http://caselaw.lp.findlaw.com/cgi-bin/getcase.pl?court=US&vol=377&invol=533

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Quote Commonsense461:

If you do this along with reverse of texas v white you will see them leave.

I'm STILL waiting for you to explain where these small population states, the ones that REALLY are on the federal gravy train, would go. Do you EVER plan on telling us? If memory serves, Sarah Palin's socialist welfare state of Alaska was in 04 or 05 getting about $1.85 from Washington for every dollar they paid in federal taxes... that plus state residents get a cut of Alaska oil. While we're getting rid of "welfare queens", why not also look at how the mostly small Red states are leeching of the rest of us!

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I commented on the land size issue on another thread. And while I understand that these issues may effect individual thinking and things like pork barrel politics, I do not think I agree that these factors are relevant to democracy.

Maybe I agree with the idea that land and geography do play a role in the political process in that legislation is going to be created according to some relation with these issues, but I would like to believe there is a distinct sense of democracy that involves voting and is not directly connected to those ideas.

There would seem to be a contradiction to the idea that those folks who locate themselves in the most isolating manner from others deserve more political clout

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Semi permeable ...
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Quote Semi permeable memebrain: I commented on the land size issue on another thread. And while I understand that these issues may effect individual thinking and things like pork barrel politics, I do not think I agree that these factors are relevant to democracy. Maybe I agree with the idea that land and geography do play a role in the political process in that legislation is going to be created according to some relation with these issues, but I would like to believe there is a distinct sense of democracy that involves voting and is not directly connected to those ideas.
The idea that states should have a "vote" beyond the citizens who live there has thoroughly contaminated even US liberal thought. More frightening is how US liberals believe they have some monopoly on democracy. In fact I believe that US liberals... and that includes Thom, might wear democracy on their sleeve, yet have no respect for the concept. Hell, they never bother to even define democracy. We see the insidious aspects of US federalism whenever Thom has Bernie Sanders on as a guest. He's now a member of one of the most antidemocratic bodies on the planet... and he has not one word to say about how antidemocratic the Constitution is. His small state would not tolerate giving up it's power in the Senate. The insidious nature of US federalism works to destroy the democratic instincts of even Bernie Sanders!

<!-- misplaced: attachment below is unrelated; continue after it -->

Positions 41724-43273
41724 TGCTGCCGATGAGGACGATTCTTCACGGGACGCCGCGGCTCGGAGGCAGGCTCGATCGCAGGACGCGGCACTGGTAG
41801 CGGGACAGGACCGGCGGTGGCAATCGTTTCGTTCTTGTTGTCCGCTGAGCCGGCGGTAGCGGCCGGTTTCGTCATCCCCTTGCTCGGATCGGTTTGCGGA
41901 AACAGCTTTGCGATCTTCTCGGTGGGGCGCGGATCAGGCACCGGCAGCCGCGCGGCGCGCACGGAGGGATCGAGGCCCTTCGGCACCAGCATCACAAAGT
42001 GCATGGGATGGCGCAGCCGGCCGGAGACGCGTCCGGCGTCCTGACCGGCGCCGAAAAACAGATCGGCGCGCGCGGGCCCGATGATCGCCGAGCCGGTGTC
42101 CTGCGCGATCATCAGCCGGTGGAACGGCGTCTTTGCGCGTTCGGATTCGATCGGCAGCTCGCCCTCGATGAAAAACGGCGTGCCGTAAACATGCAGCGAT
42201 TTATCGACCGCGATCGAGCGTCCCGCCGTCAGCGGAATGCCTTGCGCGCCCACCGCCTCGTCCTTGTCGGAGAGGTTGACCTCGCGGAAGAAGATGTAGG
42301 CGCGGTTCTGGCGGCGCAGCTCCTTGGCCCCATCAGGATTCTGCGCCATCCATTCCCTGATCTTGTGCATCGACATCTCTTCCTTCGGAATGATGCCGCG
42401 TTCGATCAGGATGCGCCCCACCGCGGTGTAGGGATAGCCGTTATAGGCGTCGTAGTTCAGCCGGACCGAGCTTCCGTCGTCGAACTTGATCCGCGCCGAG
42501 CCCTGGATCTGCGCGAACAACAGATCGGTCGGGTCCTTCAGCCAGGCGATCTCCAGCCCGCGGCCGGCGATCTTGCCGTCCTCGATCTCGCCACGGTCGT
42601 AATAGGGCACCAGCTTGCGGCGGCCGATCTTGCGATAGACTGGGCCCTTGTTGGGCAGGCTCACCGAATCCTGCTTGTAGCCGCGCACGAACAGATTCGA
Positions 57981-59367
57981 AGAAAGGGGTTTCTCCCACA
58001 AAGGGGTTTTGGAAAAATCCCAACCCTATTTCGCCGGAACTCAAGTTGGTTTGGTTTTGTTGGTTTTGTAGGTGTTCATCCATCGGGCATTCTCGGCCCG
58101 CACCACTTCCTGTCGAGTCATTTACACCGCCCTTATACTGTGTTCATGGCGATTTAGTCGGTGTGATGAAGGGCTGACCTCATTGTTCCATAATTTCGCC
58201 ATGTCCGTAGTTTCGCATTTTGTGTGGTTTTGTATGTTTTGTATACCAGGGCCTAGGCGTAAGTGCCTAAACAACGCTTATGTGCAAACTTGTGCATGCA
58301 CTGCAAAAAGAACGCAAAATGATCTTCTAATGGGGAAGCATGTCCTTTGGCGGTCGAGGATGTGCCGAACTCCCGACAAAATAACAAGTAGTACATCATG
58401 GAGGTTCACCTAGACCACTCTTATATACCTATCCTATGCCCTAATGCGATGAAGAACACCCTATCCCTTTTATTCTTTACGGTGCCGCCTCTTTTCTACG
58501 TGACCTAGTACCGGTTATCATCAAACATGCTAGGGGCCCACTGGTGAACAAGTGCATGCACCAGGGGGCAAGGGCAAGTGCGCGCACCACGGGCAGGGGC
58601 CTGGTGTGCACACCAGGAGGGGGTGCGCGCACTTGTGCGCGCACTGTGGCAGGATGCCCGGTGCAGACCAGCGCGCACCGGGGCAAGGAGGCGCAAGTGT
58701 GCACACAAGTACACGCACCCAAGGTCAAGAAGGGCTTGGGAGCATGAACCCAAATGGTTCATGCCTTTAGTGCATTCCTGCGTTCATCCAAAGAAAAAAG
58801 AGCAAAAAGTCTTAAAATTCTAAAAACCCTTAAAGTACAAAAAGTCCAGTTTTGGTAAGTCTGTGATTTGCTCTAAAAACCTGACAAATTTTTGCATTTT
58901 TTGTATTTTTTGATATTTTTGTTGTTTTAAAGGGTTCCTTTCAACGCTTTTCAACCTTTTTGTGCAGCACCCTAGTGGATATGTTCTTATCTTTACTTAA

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#1 make the House more representitive with proportional representation.

#2 eliminate the electoral college, and have instant runoff ranked voting.

As for the tyranny of the Red State Senators stopping any useful legislation, two things to consider: 1, demographics say that Texas is soon going to be a toss up state of lots of young Hispanics who have spent their lifetime being harassed by conservatives to show their papers with AZ and NV and other Western states following, and 2, eventually the Democratic Senators will figure out the game the Regressives are running, and filibuster everything that benefits Red States.

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From my perspective there are a couple of essentials to democracy and then it gets murky. The essentials are a public that has good access to a variety of information, forums to effectively discuss such issues, and the motivation to be involved. After that is one person one vote. I agree with proportional representation and IRV though they are not perfect solutions. Tyranny of the majority is real and ballot measures are perhaps the best example where a single vote can determine black and white. Majorities should almost always look towards means of reconciliation and compromise with majorities as opposed to the self righteous nanner nanner that we usually see. The green party and other who aim for a consensus process which usually works to establish majorities of 2/3 to 80 percent as the threshold for passing resolution creates a very different psychological approach to group dynamics and decision making. So I guess I do believe the left has a kind of different interest in exploring the ideas of democracy than does the right. So if we claim to have a monoply on it , I would say that comes from the rights lack of interest in it as opposed to the lefts megalomania towards it

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Does this count as evidence?

http://www.balloon-juice.com/2010/04/11/welfare-states/

chilidog
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Quote Pierpont:

Quote Commonsense461:

If you do this along with reverse of texas v white you will see them leave.